Michael Snow Biography
Michael Snow, CC is a Canadian artist working in painting, sculpture, video, films, photography, holography, drawing, books and music. His best-known films are Wavelength (1967) and La Région Centrale (1971), with the former regarded as a milestone in avant-garde cinema.He was born December 10, 1929. Michael Snow was born in Toronto and studied at Upper Canada College and the Ontario College of Art. He had his first solo exhibition in 1957. In the early 1960s Snow moved to New York with his first wife, artist Joyce Wieland, where they remained for nearly a decade. For Snow this move resulted in a proliferation of creative ideas and connections and his work increasingly gained recognition. He returned to Canada in the early 1970s “an established figure, multiply defined as a visual artist, a filmmaker, and a musician.”
His work has appeared at exhibitions across Europe, North America and South America. Snows’ works were included in the shows marking the reopening of both the Centre Pompidou in Paris in 2000 and the MoMA in New York in 2005. In March 2006, his works were included in the Whitney Biennia.
Michael Snow Career
Michael is one of the most influential experimental filmmakers and is the subject of retrospectives in many countries. In his 2002 Village Voice review of *Corpus Callosum, J. Hoberman writes, “Rigorously predicated on irreducible cinematic facts, Snow’s structuralist epics—Wavelength and La Région Centrale—announced the imminent passing of the film era. Rich with new possibilities, *Corpus Callosum heralds the advent of the next. Whatever it is, it cannot be too highly praised.” *Corpus Calossum was screened at the Toronto, Berlin, Rotterdam, and the Los Angeles film festivals amongst others.
Snow won the Los Angeles Film Critics Association, Douglas Edwards Independent Experimental Film/Video Award for *Corpus Callosum, in January 2003 . His numerous films have premiered in major film festivals all over the world. Five of his films have premiered at the Toronto International Film Festival (TIFF). In 2000, TIFF commissioned Snow with Atom Egoyan and David Cronenberg to make short films, Preludes, for the 25th Anniversary of the festival. Wavelength has been designated and preserved as a “masterwork” by the Audio-Visual Preservation Trust of Canada and was named #85 in the 2001 Village Voice critics’ list of the 100 Best Films of the 20th Century .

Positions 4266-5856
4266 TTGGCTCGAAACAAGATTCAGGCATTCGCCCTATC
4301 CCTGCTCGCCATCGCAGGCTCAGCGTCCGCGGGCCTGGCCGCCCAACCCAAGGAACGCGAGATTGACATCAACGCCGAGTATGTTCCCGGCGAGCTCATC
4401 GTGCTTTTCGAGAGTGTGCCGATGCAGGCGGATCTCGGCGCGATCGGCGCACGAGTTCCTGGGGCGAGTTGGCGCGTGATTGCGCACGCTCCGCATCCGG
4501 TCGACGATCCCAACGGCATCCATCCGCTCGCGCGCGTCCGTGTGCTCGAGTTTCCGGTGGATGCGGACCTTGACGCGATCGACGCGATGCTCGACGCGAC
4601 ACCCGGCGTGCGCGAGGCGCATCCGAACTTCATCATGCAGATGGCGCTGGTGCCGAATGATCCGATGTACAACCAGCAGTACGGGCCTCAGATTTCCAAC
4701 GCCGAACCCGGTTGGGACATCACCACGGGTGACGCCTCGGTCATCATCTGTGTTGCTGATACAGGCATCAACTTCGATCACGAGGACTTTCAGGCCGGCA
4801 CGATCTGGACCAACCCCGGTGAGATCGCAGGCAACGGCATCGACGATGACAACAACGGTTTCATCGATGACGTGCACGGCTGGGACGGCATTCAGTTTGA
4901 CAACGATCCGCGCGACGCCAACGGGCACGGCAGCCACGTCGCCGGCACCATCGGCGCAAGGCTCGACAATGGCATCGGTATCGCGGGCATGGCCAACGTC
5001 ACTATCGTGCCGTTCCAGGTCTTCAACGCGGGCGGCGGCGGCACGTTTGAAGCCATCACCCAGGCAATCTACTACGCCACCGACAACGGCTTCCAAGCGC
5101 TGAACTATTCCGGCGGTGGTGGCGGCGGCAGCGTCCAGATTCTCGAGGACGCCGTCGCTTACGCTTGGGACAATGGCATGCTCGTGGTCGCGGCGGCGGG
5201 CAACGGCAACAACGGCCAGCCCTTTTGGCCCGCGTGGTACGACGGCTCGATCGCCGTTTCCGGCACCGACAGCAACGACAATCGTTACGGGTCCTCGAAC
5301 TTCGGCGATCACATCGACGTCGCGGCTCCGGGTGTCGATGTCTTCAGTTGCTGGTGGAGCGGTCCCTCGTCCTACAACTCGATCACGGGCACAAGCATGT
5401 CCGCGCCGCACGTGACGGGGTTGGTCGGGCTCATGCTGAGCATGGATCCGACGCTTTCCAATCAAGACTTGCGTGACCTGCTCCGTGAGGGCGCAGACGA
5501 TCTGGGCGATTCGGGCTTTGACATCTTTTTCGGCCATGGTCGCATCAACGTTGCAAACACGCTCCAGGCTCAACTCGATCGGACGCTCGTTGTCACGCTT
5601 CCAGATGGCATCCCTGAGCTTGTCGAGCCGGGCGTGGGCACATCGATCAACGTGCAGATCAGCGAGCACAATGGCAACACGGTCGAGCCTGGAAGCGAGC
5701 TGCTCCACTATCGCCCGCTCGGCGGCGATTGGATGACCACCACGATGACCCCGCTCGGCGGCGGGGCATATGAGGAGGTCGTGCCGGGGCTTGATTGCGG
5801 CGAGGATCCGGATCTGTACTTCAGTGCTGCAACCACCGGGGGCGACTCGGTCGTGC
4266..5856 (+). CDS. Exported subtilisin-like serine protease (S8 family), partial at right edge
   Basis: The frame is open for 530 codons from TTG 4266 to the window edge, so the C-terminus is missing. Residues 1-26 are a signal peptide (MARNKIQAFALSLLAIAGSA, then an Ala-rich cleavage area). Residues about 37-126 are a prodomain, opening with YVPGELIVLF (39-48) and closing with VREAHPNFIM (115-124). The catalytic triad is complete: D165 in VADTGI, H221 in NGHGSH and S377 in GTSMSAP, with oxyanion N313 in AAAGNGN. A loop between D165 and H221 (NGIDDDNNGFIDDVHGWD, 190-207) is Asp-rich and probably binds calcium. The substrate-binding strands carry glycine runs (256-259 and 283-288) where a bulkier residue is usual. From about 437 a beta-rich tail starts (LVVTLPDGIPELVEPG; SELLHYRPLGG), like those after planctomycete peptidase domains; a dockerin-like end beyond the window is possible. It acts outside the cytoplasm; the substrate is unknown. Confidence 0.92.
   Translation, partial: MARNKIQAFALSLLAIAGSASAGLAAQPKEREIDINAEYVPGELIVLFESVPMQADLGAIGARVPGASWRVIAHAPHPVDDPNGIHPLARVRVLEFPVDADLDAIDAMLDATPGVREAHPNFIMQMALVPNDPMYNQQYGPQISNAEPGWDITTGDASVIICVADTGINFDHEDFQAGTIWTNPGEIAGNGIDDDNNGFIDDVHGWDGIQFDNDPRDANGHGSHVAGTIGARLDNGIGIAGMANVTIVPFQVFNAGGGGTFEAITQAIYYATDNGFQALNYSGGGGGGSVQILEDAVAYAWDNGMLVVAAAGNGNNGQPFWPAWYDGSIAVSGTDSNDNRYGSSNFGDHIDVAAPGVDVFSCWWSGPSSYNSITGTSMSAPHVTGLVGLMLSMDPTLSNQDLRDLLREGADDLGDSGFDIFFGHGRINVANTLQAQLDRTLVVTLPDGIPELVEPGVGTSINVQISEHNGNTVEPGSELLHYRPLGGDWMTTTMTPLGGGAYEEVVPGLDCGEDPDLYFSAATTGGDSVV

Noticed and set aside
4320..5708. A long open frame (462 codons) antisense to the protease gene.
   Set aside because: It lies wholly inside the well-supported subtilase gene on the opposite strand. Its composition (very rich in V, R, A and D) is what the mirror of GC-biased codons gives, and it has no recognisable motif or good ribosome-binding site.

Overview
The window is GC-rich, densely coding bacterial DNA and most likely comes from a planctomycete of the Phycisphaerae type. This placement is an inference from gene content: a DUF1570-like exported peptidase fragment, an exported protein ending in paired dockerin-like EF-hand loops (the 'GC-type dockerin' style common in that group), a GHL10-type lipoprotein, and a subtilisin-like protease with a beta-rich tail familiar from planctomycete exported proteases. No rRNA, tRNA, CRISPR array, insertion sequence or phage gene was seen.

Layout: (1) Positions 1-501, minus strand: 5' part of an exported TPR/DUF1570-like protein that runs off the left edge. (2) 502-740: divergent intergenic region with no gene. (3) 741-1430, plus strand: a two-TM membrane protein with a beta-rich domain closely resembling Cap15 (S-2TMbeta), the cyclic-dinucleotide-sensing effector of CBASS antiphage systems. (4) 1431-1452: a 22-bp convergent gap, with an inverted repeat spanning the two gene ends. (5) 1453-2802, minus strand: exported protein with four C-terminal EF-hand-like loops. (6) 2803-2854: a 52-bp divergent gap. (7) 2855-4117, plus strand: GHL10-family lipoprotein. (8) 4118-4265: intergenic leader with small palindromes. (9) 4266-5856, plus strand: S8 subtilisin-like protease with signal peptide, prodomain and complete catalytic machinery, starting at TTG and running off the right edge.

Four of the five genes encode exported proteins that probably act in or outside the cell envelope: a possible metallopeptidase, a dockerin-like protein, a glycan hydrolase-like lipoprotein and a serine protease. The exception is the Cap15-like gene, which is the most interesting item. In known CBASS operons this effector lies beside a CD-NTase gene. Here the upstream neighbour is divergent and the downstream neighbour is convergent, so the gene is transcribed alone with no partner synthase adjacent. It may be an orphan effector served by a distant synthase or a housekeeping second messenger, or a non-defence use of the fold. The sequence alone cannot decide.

Being a professional jazz musician, Snow has a long-standing interest in improvised music, as indicated by the soundtrack to his film New York Eye and Ear Control. As a pianist, he has performed solo and with other musicians in North America, Europe and Japan. Snow performs regularly in Canada and internationally, often with the improvisational music ensemble CCMC and has released more than a half dozen albums since the mid-1970s. In the year 1987, Snow issued The Last LP (Art Metropole), which purported to be a documentary recording of the dying gasps of ethnic musical cultures from around the globe including Tibet, Syria, India, China, Brazil, Finland and elsewhere, with more thousands of words of pseudo-scholarly supplementary notes, but was, in fact, a series of multi-tracked recordings of Snow himself, who gave the joke away only in a single column of text in the disc’s gatefold jacket, printed backwards and readable in a mirror. One track, purported to be a document of a coming-of-age ritual from Niger, is a pastiche of Whitney Houston’s song “How Will I Know.”